Day: May 21, 2024

The 2016 Presidential Election Is Being Described As a Horse Race

Horse races are competitions in which people or horses vie for something, most commonly something tangible like power or money. A succession horse race occurs when senior executives compete to become their company’s next chief executive officer (CEO). Governance observers sometimes disfavor this overt leadership competition — in which an incumbent CEO is appointed via majority vote — while others view it as an effective method for selecting capable leaders.

The term horse race has come to symbolize political battles marked by fierce attacks, mud-slinging and name calling–comparable to that seen during this year’s presidential election. Although its usage dates back centuries, its meaning has evolved as it’s come to be used more broadly over time.

Although 2016’s political contest is often described as a horse race, we should keep in mind that its real stakes go well beyond partisan bickering or campaign tactics – at stake is how our nation will be run under whomever wins this presidential race and this must always remain top of mind while we watch its unfolding drama.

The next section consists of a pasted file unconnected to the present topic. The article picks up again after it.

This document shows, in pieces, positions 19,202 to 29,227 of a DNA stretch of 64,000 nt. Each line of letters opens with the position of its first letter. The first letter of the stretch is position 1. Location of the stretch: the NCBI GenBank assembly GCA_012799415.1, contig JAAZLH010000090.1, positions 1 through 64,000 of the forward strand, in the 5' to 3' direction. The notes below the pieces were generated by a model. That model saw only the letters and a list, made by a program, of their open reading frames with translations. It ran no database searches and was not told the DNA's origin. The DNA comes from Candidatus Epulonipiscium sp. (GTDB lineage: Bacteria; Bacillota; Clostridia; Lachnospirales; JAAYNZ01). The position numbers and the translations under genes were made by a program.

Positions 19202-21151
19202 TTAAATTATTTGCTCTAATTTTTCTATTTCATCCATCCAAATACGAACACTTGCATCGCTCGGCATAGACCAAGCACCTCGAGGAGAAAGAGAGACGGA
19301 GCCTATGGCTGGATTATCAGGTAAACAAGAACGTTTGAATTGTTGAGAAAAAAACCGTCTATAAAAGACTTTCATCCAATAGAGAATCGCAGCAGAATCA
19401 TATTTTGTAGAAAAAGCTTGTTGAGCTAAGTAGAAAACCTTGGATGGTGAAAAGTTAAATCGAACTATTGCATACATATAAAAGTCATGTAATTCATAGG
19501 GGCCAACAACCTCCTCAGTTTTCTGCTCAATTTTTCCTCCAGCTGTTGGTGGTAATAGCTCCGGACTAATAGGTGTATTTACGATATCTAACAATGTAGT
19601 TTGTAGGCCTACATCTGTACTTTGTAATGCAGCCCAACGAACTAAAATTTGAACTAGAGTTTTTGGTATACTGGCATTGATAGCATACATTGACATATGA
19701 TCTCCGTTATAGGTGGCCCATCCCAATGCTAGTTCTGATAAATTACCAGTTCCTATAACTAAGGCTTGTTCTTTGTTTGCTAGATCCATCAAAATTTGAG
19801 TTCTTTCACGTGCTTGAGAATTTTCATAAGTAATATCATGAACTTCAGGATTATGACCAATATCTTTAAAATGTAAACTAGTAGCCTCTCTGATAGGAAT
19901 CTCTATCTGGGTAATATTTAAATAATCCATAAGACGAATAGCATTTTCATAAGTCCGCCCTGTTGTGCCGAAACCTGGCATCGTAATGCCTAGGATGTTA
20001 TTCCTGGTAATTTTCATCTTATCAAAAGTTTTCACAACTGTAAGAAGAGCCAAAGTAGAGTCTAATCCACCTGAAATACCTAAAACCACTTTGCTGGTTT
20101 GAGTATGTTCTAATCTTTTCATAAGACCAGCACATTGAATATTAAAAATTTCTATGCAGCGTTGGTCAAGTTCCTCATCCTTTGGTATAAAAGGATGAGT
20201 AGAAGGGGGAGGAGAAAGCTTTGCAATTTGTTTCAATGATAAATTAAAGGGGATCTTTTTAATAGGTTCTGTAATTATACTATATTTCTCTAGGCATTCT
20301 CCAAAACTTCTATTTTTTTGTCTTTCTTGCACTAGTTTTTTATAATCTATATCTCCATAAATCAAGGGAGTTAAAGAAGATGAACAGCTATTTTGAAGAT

Before participating in a horse race, runners begin training and conditioning themselves for it early each morning by engaging in routine jogs or gallops at regular intervals in the early hours. Over time, their trainers may require them to run at higher speeds for set periods called breezes; these “breezes” help assess a runner’s fitness to compete in an important race.

As eleven horses gathered on the backstretch for this year’s Preakness race, War of Will emerged as champion to lead them off cleanly from their stalls and towards the clubhouse turn. He was followed closely by Mongolian Groom, a small-framed chestnut colt; Mongolian Groom, another small-framed chestnut colt; and McKinzie, another small-framed bay.

War of Will and Mongolian Groom had become fatigued nearing the far turn, while Vino Rosso quickly passed them and surged past into second place, leaving War and Groom in their dust.

As they neared the finish line, thirsty horses needed something extra to quench their thirst; as race officials administered Lasix (marked with a boldface L on racing forms) each received an injection to prevent pulmonary bleeding that can occur as a result of hard running. Hard running tends to cause exercise-induced pulmonary hemorrhage which increases with exertion – this medicine reduces how much blood their lungs release during final furlong races.